Variational inference searches for the distribution within some family of approximate posteriors that minimizes a divergence between the approximate posterior q(z) and true posterior p(z|observed_time_series). By converting inference to optimization, it's generally much faster than sampling-based inference algorithms such as HMC. The tradeoff is that the approximating family rarely contains the true posterior, so it may miss important aspects of posterior structure (in particular, dependence between variables) and should not be blindly trusted. Results may vary; it's generally wise to compare to HMC to evaluate whether inference quality is sufficient for your task at hand.

  init_batch_shape = list(),
  seed = NULL,
  name = NULL



float tensor of shape concat([sample_shape, model.batch_shape, [num_timesteps, 1]]) where sample_shape corresponds to i.i.d. observations, and the trailing [1] dimension may (optionally) be omitted if num_timesteps > 1. May optionally be an instance of sts_masked_time_series, which includes a mask tensor to specify timesteps with missing observations.


An instance of StructuralTimeSeries representing a time-series model. This represents a joint distribution over time-series and their parameters with batch shape [b1, ..., bN].


Batch shape (list) of initial states to optimize in parallel. Default value: list(). (i.e., just run a single optimization).


integer to seed the random number generator.


name prefixed to ops created by this function. Default value: NULL (i.e., 'build_factored_variational_loss').


list of:

  • variational_loss: float Tensor of shape tf$concat([init_batch_shape, model$batch_shape]), encoding a stochastic estimate of an upper bound on the negative model evidence -log p(y). Minimizing this loss performs variational inference; the gap between the variational bound and the true (generally unknown) model evidence corresponds to the divergence KL[q||p] between the approximate and true posterior.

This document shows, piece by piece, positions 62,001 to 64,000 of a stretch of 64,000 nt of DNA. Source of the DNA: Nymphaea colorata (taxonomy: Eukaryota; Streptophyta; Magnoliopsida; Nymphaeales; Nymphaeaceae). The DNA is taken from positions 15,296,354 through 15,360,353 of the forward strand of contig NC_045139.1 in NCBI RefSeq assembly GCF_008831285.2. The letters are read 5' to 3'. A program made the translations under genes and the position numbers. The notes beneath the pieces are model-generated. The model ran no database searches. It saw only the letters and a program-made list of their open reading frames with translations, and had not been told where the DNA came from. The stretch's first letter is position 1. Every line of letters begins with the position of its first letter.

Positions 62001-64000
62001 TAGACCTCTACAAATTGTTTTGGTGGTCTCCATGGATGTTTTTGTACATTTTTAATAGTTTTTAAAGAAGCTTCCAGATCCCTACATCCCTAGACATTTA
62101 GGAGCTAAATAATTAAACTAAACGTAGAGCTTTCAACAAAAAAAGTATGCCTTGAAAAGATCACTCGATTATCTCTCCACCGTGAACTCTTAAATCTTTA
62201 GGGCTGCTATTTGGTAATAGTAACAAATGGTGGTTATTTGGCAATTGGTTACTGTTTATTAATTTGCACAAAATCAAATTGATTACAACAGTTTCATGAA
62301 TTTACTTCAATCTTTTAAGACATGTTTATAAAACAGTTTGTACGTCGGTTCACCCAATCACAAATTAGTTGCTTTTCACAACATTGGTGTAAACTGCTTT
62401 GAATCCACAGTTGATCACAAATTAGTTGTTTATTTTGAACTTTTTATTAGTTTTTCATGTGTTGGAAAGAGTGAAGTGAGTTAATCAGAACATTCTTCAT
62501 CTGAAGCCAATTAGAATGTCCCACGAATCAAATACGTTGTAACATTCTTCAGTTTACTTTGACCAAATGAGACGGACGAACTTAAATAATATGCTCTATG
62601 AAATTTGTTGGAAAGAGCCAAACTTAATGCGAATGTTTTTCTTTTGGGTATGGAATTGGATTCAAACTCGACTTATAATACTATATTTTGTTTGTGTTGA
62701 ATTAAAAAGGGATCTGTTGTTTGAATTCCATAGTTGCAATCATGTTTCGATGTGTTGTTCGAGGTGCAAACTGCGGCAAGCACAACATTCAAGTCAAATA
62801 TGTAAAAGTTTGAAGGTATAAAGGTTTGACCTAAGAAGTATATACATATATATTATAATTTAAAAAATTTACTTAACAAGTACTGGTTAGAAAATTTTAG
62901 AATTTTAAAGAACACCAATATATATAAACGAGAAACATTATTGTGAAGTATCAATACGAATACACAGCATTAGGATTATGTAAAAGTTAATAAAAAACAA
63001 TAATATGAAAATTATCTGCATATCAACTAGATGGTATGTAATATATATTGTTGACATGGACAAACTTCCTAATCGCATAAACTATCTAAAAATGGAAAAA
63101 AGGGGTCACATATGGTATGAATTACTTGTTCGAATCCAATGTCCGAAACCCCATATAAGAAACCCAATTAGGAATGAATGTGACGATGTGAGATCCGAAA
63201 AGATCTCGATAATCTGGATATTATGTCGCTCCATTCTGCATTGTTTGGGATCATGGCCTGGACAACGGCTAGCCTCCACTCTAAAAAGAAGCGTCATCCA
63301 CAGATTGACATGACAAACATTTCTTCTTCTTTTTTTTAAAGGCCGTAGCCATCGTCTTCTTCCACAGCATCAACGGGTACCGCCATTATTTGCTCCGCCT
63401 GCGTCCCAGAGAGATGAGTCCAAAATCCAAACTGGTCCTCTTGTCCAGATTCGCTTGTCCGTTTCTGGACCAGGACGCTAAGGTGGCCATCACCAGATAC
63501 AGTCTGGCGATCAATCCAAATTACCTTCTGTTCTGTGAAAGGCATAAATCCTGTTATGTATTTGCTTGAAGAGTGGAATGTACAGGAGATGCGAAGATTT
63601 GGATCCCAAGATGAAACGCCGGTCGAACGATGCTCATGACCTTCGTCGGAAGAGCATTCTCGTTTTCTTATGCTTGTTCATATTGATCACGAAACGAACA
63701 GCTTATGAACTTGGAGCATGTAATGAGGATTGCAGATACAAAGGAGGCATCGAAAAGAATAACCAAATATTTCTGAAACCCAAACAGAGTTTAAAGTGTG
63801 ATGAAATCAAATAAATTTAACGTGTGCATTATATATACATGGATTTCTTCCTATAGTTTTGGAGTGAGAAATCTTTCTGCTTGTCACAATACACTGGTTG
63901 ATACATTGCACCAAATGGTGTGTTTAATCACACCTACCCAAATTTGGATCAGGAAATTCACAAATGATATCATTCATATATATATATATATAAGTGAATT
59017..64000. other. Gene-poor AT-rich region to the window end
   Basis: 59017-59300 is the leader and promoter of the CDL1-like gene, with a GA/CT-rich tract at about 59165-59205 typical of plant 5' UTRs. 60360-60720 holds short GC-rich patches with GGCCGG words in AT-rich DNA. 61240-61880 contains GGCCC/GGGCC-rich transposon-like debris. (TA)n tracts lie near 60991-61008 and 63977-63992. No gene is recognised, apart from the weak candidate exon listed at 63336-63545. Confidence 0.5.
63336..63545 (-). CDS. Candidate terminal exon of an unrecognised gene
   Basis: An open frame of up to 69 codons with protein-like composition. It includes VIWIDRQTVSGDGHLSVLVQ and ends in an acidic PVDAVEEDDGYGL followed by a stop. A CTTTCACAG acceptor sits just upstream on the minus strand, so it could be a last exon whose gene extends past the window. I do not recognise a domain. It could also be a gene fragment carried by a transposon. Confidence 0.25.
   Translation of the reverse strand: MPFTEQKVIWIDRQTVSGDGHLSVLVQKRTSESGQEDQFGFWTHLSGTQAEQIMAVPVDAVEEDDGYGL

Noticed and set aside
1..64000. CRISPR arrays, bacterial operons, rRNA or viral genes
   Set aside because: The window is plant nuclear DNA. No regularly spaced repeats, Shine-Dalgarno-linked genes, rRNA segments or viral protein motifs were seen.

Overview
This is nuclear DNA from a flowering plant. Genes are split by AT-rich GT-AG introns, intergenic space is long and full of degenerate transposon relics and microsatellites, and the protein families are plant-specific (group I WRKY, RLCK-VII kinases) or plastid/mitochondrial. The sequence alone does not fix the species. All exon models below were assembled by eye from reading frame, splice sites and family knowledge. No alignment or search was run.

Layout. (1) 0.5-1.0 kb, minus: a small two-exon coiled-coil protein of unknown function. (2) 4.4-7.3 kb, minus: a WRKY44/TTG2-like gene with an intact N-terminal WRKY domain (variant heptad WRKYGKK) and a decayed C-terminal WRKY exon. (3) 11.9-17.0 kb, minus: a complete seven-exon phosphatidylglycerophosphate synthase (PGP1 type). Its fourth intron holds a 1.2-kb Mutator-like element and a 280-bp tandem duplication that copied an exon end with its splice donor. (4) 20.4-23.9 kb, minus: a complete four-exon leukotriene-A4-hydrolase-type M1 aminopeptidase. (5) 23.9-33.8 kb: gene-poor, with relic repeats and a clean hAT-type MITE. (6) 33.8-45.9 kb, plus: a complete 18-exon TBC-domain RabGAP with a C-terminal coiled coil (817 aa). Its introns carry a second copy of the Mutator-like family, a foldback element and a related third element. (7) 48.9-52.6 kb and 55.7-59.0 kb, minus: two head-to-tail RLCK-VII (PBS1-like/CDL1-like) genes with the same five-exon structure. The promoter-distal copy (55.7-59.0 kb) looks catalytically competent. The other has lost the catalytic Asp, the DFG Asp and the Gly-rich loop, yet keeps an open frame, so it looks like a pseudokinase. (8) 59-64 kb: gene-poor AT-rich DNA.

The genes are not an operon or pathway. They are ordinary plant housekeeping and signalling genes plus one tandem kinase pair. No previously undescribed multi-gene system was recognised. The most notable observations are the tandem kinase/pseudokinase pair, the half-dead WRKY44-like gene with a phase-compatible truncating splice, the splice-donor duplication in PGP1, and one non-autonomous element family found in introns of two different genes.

• variational_distributions: a named list giving the approximate posterior for each model parameter. The keys are character parameter names in order, corresponding to [ for param in model.parameters]. The values are tfd$Distribution instances with batch shape tf$concat([init_batch_shape, model$batch_shape]); these will typically be of the form tfd$TransformedDistribution(tfd.Normal(...), bijector=param.bijector).


This method constructs a loss function for variational inference using the Kullback-Liebler divergence KL[q(z) || p(z|observed_time_series)], with an approximating family given by independent Normal distributions transformed to the appropriate parameter space for each parameter. Minimizing this loss (the negative ELBO) maximizes a lower bound on the log model evidence -log p(observed_time_series). This is equivalent to the 'mean-field' method implemented in Kucukelbir et al. (2017) and is a standard approach. The resulting posterior approximations are unimodal; they will tend to underestimate posterior uncertainty when the true posterior contains multiple modes (the KL[q||p] divergence encourages choosing a single mode) or dependence between variables.


See also